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How to Ask for a Loan from Your Bank

Small business owners goes over business loan documents with commercial banker.

Asking Your Bank For A Loan

Building your own business takes time, commitment, and perseverance in today’s economy. From developing a comprehensive business strategy to getting your final product or service buttoned up for your customers, it takes research, prep work, and working capital to realize your passion and become your own boss. But, once you have your business plan finalized, just how do you go about presenting your idea to secure the funding you need?

At Landmark National Bank, we know it might seem daunting at first to present a loan request for your business plan, but we are here to help you pitch your idea like a pro. With this guide, we will prepare you for a meeting with one or our friendly, knowledgeable commercial bankers—giving you the confidence you need to walk through our doors and showcase all that your business has to offer.

Present Your Loan Request with Confidence

When it comes to presenting a loan request for your business, there are a few key strategies that will help show off your industry expertise, experience, and passion, including:

Building an Open Relationship

The foundation of requesting a loan for your business starts with building a strong relationship. From having honest conversations to bouncing ideas off one another, a good working relationship between you and your commercial banker relies on open communication and a strong focus on what will make your business the best it can be. At Landmark National Bank, our commercial bankers are passionate about helping you find success, so it’s important to be upfront about your situation and your future goals right from the get-go.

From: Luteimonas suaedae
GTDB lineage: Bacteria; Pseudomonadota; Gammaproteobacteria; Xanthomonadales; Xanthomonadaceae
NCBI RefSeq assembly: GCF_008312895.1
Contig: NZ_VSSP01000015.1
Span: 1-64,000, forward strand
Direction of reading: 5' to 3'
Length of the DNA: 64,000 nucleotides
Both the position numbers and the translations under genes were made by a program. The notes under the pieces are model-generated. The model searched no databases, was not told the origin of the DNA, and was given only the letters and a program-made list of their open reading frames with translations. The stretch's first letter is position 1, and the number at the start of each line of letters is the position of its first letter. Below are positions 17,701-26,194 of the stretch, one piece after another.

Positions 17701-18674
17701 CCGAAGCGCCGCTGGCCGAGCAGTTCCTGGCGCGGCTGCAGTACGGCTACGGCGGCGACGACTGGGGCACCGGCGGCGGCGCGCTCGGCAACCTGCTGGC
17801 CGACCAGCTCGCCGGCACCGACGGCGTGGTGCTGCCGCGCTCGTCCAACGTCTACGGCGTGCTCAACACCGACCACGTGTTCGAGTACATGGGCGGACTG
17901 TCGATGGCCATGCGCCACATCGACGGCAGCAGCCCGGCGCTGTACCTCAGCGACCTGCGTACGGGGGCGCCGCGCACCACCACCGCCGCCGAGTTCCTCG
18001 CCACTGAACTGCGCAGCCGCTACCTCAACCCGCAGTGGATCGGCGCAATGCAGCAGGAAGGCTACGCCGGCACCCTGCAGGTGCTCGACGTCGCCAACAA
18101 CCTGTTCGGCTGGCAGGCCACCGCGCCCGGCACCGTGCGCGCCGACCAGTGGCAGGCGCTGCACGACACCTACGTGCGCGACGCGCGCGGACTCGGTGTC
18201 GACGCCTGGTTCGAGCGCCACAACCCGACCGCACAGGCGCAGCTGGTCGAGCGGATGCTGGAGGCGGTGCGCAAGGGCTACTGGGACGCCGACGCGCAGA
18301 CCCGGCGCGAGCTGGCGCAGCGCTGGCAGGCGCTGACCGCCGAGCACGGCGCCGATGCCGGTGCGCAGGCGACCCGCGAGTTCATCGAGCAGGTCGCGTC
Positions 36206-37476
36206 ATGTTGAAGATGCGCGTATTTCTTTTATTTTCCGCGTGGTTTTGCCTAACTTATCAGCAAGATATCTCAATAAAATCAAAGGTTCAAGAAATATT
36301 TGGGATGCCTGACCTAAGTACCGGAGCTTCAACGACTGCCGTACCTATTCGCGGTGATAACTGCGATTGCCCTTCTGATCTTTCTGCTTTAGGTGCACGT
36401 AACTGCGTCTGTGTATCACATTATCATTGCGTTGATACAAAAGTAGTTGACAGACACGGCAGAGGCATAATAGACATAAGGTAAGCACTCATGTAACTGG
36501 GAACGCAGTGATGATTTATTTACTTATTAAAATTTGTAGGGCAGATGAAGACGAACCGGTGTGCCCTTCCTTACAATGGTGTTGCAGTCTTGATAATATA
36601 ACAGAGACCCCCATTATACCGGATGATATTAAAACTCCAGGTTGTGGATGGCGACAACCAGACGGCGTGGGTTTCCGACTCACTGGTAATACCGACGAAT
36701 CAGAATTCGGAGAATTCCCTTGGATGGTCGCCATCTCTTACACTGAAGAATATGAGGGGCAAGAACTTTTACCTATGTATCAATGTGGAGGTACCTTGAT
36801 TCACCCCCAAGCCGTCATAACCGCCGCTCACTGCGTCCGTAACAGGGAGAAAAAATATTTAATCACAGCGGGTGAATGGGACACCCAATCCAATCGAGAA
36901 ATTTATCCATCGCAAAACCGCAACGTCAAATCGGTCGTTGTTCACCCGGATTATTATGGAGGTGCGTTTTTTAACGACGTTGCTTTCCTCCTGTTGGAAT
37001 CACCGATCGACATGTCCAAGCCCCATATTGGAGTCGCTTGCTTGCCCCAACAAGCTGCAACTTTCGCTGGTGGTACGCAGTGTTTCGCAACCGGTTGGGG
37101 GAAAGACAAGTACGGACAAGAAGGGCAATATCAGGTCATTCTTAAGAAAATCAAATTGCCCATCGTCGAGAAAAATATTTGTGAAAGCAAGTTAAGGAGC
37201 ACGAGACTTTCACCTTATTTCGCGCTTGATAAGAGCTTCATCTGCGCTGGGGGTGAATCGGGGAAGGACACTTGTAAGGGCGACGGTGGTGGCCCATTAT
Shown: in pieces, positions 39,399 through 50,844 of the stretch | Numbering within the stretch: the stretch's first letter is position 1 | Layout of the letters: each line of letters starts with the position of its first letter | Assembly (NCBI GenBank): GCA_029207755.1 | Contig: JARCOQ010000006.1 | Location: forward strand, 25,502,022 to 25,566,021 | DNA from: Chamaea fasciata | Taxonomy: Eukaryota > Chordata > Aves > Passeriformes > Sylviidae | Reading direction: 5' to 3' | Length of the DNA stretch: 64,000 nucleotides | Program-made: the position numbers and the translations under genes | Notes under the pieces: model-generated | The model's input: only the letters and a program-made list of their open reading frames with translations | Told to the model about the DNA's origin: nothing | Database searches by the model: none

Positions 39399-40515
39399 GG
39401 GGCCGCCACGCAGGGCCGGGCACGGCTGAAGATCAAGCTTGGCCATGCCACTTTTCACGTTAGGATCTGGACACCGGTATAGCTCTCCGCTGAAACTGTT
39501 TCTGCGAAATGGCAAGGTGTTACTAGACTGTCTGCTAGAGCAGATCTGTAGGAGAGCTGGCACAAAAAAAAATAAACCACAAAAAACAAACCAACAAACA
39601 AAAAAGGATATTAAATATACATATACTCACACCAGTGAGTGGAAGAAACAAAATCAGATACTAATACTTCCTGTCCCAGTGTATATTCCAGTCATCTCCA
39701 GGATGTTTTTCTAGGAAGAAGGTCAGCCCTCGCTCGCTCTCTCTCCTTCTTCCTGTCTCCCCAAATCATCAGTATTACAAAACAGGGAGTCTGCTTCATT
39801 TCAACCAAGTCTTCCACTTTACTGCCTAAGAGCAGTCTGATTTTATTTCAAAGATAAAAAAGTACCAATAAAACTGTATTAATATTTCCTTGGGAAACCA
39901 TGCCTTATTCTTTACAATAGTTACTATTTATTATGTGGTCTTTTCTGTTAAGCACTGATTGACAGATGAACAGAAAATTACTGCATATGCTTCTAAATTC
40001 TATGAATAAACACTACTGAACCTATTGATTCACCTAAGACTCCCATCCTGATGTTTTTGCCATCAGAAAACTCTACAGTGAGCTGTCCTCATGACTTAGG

Requesting a Loan

 When you meet with one of our commercial bankers, he or she will want to know a little about you, your background, and your business. Your banker will need to understand some general information about your request, such as:

  • How you plan to use the money
  • The amount of money you are requesting
  • Your desired loan terms
  • How you plan to pay back your loan
  • And collateral to be used

You may have this information ready in writing, or you can verbally communicate these facts to your banker. Remember, it is important to be prepared with this information before your meeting at Landmark National Bank, as it lets your banker know that you are serious and have put the time and effort into your plan.

Evaluating Your Proposal with the 5 C’s

Once your commercial banker has all the information he or she needs about your request, it will be evaluated against the 5 C’s—which include character, capacity, capital, collateral, and conditions.

1. Character

Your commercial banker will take a careful look at your character. A borrower’s character is generally considered the most important factor in the lending process. Are you trustworthy and honest? Do you have integrity? In your meeting, make sure to tell the truth, good or bad. You can make all the money in the world, but if you do not make good on your promises, it will be difficult to establish a trustworthy relationship.

In addition, your banker will want you to understand the risks associated with your business and discover if you have the industry-related experience to mitigate them. Make sure to highlight all your experience in your line of business and how it relates to your future endeavors. For example, a hairdresser wanting to open his or her own hair salon will be more likely to acquire funding than a hairdresser wanting to open a construction company.